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johnnieb_dc

Surveying the carnage

JohnnieB
14 years ago

It was a beautiful warm afternoon so after work I went out and walked around my garden to survey the winter carnage. One thing about growing tropicals, and even hardy perennials: the garden really takes a hit in the winter. It's still too early for most perennials to be growing; not even my daffodils are blooming yet. But all in all, I can't complain; it was a mild winter and all my palms look great. On the other hand, some plants just don't look good coming out of winter no matter how mild! Here are some of the sorrier-looking plants.

First, a view of my gardens from an upstairs window, showing how bleak it looks in the winter and early spring:

Asplenium scolopendrium; this is an evergreen fern, but still gets a bit beat up by winter cold. It has been a fun un-fernlike fern to grow, and one I haven't seen in many other gardens. It will put out beautiful new growth shortly:

Closeup:

Cycas panzhihuaensis; even 17 degrees was too cold for its foliage, all of which fried somewhere in the low 20's; but the petiole bases under the mulch are still firm and green, and since it survived 7 degrees the previous winter, I'm looking forward to some good regrowth in a few weeks:

Musa basjoo; yes, that pile of crap used to be my beautiful bananas (I don't try to protect the stems, just give them a big pile of mulch):

One big surprise--my fatsias are loaded with fruit! This was the third time they bloomed but the first time any fruit has survived. I'm hoping it will continue to develop and ripen over the next few weeks. I was really surprised that our low of 16 or 17 degrees didn't destroy the fruits, which have been hanging on all winter:

And spring is just around the corner!

Comments (6)

  • irish_rose_grower
    14 years ago

    I really enjoyed your pics. Isn't it so nice to see things popping up, love the crocus. I have one area of my yard where one variety of daff's are ready to pop open, they might bloom today.

  • JohnnieB
    Original Author
    14 years ago

    Thanks, my crocuses and early daffodils are just beginning to bloom because I'm on a north-facing slope. Many of my hardy perennials haven't even begun to stir yet.

    BTW I probably should have included a photo of how my garden looked last fall:

  • turquoise
    14 years ago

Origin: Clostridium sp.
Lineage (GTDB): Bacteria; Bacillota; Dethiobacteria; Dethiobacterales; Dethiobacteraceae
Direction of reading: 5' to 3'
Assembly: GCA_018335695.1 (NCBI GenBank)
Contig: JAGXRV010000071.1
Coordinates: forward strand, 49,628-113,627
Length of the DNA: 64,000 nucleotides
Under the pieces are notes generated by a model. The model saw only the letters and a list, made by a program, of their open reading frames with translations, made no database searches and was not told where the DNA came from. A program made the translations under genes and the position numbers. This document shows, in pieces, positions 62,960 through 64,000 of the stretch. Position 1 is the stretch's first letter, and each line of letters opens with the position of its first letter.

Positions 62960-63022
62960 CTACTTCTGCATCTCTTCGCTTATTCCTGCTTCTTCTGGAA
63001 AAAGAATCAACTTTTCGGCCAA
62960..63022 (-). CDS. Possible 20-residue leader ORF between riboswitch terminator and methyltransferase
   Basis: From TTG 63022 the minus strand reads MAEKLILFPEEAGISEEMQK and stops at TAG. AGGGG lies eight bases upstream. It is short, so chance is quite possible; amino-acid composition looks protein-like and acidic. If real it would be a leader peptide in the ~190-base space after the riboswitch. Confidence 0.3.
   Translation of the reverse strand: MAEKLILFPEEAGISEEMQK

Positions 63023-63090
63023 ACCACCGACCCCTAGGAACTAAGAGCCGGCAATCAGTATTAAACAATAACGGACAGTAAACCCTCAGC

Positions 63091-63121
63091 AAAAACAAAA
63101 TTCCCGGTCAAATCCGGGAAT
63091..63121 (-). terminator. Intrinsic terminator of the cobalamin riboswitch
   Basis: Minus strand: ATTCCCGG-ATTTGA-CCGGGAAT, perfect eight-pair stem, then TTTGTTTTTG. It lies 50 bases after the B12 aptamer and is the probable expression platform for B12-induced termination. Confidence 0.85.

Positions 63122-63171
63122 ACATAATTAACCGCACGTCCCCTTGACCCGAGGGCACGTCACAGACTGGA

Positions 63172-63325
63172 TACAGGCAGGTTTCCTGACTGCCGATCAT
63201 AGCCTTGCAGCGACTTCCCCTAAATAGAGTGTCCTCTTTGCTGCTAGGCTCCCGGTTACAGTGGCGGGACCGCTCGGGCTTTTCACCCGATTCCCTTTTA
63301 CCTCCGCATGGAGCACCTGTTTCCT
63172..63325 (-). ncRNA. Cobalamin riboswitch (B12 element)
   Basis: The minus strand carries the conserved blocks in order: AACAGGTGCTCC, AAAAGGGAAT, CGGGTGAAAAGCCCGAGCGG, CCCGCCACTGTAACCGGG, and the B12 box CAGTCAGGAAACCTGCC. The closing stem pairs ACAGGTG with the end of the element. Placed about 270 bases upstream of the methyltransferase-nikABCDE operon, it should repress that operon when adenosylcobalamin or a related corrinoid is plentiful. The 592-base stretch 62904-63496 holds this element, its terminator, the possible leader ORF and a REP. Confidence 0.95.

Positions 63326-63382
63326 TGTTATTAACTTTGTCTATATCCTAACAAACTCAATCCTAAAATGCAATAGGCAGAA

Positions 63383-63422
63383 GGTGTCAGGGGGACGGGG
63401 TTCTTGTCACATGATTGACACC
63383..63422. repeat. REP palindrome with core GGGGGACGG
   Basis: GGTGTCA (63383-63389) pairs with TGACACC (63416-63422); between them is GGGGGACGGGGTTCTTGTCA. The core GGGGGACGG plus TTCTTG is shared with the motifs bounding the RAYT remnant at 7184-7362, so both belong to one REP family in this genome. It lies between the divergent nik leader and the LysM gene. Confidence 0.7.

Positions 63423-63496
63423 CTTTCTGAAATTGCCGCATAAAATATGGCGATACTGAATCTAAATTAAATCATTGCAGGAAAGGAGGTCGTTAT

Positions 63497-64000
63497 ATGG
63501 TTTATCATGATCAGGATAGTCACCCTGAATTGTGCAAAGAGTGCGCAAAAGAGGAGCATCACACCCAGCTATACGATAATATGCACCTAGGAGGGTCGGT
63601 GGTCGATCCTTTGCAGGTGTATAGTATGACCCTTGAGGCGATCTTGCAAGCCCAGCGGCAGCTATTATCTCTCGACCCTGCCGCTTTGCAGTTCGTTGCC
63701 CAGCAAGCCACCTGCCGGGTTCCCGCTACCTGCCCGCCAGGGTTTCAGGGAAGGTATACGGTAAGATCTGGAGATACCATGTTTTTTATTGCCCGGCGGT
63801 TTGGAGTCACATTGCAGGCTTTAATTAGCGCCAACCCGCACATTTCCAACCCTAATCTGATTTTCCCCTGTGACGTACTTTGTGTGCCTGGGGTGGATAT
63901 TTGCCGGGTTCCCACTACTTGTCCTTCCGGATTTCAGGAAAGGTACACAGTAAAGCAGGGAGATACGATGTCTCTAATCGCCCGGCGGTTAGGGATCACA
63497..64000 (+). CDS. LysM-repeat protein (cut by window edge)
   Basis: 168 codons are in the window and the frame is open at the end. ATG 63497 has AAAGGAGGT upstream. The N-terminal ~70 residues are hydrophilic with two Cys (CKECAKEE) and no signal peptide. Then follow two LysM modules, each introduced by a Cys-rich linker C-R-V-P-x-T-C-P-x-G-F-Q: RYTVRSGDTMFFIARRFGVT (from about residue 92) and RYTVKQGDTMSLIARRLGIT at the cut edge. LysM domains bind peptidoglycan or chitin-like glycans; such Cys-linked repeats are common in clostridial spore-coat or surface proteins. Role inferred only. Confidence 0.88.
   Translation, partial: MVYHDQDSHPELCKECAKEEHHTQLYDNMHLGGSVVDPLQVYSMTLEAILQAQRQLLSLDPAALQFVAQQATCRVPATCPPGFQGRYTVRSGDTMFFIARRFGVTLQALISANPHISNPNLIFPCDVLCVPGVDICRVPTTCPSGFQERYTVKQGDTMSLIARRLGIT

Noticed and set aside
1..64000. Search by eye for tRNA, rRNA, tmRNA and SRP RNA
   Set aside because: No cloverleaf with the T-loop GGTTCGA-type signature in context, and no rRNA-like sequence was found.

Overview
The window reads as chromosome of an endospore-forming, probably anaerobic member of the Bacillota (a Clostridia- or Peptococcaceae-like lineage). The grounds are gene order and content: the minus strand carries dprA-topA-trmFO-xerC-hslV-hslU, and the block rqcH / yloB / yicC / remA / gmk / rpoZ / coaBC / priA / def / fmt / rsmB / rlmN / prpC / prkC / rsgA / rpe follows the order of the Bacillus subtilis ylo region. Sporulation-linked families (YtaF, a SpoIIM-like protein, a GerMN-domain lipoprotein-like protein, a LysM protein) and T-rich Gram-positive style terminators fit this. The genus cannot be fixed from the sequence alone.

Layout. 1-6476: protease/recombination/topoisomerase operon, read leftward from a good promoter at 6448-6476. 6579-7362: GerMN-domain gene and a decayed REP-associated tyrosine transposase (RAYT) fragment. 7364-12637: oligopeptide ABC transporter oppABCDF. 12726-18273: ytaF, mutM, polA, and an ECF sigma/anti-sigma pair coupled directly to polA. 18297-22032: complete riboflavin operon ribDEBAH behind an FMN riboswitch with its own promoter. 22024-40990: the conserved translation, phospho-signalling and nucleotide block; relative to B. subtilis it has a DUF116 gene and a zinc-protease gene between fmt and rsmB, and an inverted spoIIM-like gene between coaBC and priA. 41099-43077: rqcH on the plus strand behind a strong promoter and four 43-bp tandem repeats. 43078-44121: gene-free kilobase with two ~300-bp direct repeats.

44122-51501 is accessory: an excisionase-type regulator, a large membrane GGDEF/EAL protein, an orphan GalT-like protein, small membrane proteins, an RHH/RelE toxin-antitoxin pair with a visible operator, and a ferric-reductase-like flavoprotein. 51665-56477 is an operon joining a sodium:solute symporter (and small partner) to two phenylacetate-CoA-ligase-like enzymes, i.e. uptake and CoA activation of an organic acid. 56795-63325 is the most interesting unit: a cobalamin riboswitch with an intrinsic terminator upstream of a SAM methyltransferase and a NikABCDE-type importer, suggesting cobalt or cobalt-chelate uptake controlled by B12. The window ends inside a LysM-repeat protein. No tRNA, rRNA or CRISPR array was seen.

Wow, looks great! I really like your terraces, nice use of space.

    Here in Wisconsin I can't even see my garden yet.

  • Datdog
    14 years ago

    I love your garden! How surprising that your fatsias stayed green. I'm sooo jealous.

  • JohnnieB
    Original Author
    14 years ago

    Thanks turquoise & datdog--

    My garden is on a hill and the terraces were there when my partner and I bought the property about 7 years ago. The terraces make the space easier to use but they were done at least 20 years ago, not very professionally, and the landscape timbers are sagging and rotting. I'm dreading the day in the not-too-distant future when they will need to be replaced! BTW I grew up and first learned to garden in upstate New York, and I don't miss those long winters one bit!

    Datdog, if you're in a solid zone 7 you should be able to grow fatsias. Mine have taken single digits (6 & 7 degrees) without leaf damage. They are generally rated as hardy to zone 8 but they are tougher than people think. In zone 7 they do need to be in a fairly sheltered location, mulched well in the winter and should be placed where they won't receive direct sun in winter. Being in the city, I'm fortunate to have some buffering against the really cold temperatures because of the urban heat island--we haven't had temperatures below zero since 1994. But I also know people who live outside the city and have even bigger fatsias than mine.

  • Datdog
    14 years ago

    Johnnieb- I'm only in zone 7 in my dreams. It's more like zone 6, sadly. When I moved (actually moved from your neck of the woods about six years ago)here I was told we were zone 7. Once the reality set in I didn't have the heart to change it. I will say that this is the first winter where it's actually been a solid 7 as all of my figs survived without any type of protection so I should have an early crop of figs.

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